In the end, he said it takes coordination and involvement from the schools, neighbors, kids, and parents to combat drug use and sales.
But that cooperation doesn't always occur.
He described a story from JUST LAST WEEK, after the Kiefer tragedy, when a tip came in about a WFB teen and her MySpace account, on which, it indicated she had done drugs, and had some clues as to the dealer who sold them. The child and her parents came to the station. The girl "was indignant that we'd invaded her privacy on MySpace."
ATTENTION CHILDREN: MySpace is totally not private. There is zero privacy on the internet. If you post your misdeeds there, be prepared for the consequences. -- The end of the story is, when the police asked the family to help them capture the drug dealer, the parents ended the conversation suggesting they would get a lawyer instead.
Now, in that case, no charges were filed, because all the police had was a MySpace page hinting drug use. So .. your child is doing drugs and there's a possibility you can help police catch the dealer who is supplying children with drugs. Shouldn't you feel an enormous obligation to help police? Help your neighbors, help the parents and the children around you? -- To the Whitefish Bay parents who are involved in this story, please, step forward. I'd be happy to hear your side of this story.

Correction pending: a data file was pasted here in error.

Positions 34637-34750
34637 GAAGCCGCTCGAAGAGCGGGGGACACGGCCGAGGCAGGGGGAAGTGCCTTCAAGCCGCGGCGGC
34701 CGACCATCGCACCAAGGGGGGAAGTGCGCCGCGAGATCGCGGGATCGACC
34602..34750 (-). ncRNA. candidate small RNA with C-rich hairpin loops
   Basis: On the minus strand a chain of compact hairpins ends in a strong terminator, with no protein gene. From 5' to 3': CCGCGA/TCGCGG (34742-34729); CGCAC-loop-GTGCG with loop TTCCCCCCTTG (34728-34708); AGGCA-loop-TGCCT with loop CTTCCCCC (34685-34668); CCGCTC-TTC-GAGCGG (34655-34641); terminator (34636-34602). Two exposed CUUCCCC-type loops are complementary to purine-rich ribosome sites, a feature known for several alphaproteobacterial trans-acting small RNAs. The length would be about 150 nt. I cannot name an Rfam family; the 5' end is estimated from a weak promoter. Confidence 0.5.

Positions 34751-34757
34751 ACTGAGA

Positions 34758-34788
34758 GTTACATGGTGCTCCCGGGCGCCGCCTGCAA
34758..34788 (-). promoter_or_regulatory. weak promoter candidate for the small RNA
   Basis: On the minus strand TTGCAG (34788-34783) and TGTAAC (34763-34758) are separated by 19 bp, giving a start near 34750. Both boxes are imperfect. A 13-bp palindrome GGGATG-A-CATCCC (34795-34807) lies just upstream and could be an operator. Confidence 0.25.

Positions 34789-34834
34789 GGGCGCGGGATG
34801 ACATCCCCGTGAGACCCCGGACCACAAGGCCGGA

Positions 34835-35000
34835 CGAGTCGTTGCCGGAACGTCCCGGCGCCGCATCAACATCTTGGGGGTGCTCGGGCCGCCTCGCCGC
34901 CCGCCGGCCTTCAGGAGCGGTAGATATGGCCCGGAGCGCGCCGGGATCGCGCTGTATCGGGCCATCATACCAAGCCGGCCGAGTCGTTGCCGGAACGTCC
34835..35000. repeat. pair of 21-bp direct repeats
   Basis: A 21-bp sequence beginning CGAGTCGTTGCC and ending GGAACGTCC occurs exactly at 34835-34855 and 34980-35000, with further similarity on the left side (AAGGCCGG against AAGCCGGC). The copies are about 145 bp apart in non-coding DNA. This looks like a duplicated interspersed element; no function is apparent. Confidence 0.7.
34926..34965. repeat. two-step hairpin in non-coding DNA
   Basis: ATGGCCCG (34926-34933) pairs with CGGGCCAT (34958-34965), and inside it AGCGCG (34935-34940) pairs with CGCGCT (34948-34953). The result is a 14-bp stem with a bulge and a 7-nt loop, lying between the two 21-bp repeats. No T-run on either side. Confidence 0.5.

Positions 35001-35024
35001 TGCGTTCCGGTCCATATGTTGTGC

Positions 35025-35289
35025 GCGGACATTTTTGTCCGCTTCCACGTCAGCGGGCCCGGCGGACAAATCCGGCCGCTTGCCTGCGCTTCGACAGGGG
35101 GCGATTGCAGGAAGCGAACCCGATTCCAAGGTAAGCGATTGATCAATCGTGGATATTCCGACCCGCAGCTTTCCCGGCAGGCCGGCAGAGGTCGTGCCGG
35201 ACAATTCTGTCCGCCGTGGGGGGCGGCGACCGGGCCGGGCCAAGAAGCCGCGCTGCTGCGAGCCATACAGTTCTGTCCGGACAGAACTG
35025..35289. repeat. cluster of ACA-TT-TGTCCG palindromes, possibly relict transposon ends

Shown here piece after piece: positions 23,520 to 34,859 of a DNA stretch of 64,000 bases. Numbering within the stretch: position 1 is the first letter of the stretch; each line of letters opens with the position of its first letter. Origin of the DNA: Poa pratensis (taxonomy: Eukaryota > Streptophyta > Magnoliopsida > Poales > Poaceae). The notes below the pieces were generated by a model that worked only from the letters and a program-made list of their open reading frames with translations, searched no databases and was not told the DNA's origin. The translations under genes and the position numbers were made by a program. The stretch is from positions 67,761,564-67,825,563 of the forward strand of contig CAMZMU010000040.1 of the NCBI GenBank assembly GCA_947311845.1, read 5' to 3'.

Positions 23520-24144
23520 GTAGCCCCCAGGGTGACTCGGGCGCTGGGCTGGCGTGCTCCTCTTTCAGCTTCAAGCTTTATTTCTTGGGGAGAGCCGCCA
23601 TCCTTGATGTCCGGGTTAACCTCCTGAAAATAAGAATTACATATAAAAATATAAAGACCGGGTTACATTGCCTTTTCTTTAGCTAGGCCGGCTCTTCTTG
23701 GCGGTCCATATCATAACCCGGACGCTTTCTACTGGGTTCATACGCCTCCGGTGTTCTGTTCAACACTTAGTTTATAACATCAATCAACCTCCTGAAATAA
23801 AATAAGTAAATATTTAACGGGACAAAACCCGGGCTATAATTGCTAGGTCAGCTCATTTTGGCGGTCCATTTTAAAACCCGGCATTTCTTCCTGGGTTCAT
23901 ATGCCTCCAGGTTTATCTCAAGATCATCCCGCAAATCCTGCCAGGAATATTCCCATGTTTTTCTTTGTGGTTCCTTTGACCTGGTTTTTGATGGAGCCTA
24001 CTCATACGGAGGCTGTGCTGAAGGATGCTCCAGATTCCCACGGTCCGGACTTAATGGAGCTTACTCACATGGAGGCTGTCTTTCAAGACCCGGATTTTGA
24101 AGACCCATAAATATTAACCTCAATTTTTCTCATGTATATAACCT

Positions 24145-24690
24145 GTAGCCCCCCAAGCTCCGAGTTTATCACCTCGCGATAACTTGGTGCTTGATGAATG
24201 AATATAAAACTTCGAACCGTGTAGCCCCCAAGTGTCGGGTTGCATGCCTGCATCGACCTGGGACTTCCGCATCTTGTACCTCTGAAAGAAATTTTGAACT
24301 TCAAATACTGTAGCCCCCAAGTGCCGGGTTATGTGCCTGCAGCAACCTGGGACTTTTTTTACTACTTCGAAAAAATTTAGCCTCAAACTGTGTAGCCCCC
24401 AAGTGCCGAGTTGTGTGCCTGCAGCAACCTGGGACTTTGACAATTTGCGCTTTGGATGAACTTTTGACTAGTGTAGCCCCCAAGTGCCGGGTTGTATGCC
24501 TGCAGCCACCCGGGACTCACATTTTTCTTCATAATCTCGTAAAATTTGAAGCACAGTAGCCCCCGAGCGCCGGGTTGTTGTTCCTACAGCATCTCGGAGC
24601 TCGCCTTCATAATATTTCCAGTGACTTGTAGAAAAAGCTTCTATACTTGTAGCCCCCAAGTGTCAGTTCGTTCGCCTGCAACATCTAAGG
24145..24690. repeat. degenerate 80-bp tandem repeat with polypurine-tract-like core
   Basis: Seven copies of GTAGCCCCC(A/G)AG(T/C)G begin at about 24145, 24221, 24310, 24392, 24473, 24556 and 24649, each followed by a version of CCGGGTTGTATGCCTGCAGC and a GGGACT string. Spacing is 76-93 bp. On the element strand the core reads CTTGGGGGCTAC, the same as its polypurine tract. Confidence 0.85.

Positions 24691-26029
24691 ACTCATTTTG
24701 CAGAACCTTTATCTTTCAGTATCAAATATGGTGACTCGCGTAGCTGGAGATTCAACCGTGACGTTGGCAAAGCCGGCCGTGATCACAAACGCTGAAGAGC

On the plus side, Chief Jacobs did mention he'd heard of a couple of parents who were inquiring about their own children, that they thought might be using drugs.
I asked the Chief directly, if there were other "drug houses" that the WFB police were actively investigating. His answer was .. diplomatic. He said no, but "there are individuals we are observing carefully."
I've heard from many people, who have decried police priorities, suggesting instead of having squads catching traffic speeders, they should have been parked outside Laughrin's house. The Chief responded, "But my first year in WFB, people said the PD wasn't taking traffic and pedestrian safety seriously, and to put more emphasis on that. You try to make best use of resources, but there will always be people who suggest 'you shouldn't be doing this, do that instead.'"
Chief Jacobs suggested that he wanted to work with the School District and Village Board to arrive at a comprehensive plan to combat drug use and sale. He gave examples of drug education, the possibilities of School Liaison Officers who can get to know specific kids and problems within the schools, or like Nicolet, which apparently allows for occasional building sweeps with drug dogs.